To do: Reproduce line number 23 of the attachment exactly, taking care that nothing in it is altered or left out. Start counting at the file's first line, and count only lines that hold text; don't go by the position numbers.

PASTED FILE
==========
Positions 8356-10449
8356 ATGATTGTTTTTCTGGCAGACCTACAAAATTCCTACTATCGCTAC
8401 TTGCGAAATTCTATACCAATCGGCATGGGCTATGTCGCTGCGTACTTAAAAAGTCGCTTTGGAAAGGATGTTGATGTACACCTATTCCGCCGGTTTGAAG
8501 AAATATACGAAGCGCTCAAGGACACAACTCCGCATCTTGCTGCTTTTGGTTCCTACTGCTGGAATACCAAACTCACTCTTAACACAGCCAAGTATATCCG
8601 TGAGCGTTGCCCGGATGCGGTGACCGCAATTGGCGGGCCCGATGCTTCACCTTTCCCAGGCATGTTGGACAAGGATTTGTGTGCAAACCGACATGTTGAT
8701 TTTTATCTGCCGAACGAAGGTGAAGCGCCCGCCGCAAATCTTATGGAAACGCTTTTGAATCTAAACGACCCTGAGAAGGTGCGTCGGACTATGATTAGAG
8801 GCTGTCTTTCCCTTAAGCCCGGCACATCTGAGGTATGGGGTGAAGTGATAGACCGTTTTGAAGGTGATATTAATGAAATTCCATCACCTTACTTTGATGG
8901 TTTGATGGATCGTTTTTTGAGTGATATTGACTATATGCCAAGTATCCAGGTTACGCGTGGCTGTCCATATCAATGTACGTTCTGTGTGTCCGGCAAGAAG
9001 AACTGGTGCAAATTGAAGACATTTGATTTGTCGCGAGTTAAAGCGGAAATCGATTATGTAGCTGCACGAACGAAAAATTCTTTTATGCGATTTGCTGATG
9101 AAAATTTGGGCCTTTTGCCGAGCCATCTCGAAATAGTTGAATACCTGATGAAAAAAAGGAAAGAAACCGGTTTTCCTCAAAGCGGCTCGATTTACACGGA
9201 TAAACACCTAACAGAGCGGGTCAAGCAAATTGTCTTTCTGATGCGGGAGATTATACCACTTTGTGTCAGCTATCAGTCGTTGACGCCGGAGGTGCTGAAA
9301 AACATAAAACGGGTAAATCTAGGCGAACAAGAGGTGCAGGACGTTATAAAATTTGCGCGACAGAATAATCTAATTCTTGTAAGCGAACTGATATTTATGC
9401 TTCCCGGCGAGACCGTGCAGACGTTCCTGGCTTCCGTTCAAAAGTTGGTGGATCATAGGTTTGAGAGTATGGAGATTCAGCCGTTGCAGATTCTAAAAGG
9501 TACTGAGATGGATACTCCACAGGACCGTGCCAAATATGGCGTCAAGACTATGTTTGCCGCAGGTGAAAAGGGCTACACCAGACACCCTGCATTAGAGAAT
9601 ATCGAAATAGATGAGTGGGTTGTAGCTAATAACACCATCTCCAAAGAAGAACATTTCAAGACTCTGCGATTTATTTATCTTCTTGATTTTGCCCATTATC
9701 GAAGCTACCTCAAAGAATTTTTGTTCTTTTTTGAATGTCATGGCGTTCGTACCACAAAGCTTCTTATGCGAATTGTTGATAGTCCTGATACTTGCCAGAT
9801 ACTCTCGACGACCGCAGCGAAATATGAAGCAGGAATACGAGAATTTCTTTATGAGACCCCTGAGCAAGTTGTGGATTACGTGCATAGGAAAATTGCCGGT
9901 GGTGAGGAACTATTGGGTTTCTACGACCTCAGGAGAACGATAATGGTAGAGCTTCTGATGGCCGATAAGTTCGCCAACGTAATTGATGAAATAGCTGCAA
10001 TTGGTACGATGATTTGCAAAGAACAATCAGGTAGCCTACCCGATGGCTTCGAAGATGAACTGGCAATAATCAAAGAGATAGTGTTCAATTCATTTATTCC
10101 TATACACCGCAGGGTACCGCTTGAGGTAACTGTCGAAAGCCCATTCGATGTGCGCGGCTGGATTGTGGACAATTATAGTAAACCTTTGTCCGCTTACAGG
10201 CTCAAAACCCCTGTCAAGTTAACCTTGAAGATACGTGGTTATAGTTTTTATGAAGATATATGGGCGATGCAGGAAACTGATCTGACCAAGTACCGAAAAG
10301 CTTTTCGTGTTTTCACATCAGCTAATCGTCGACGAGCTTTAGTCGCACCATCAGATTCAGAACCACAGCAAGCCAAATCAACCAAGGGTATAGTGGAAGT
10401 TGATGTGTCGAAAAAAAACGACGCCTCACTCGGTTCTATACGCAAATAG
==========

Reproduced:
10401 TGATGTGTCGAAAAAAAACGACGCCTCACTCGGTTCTATACGCAAATAG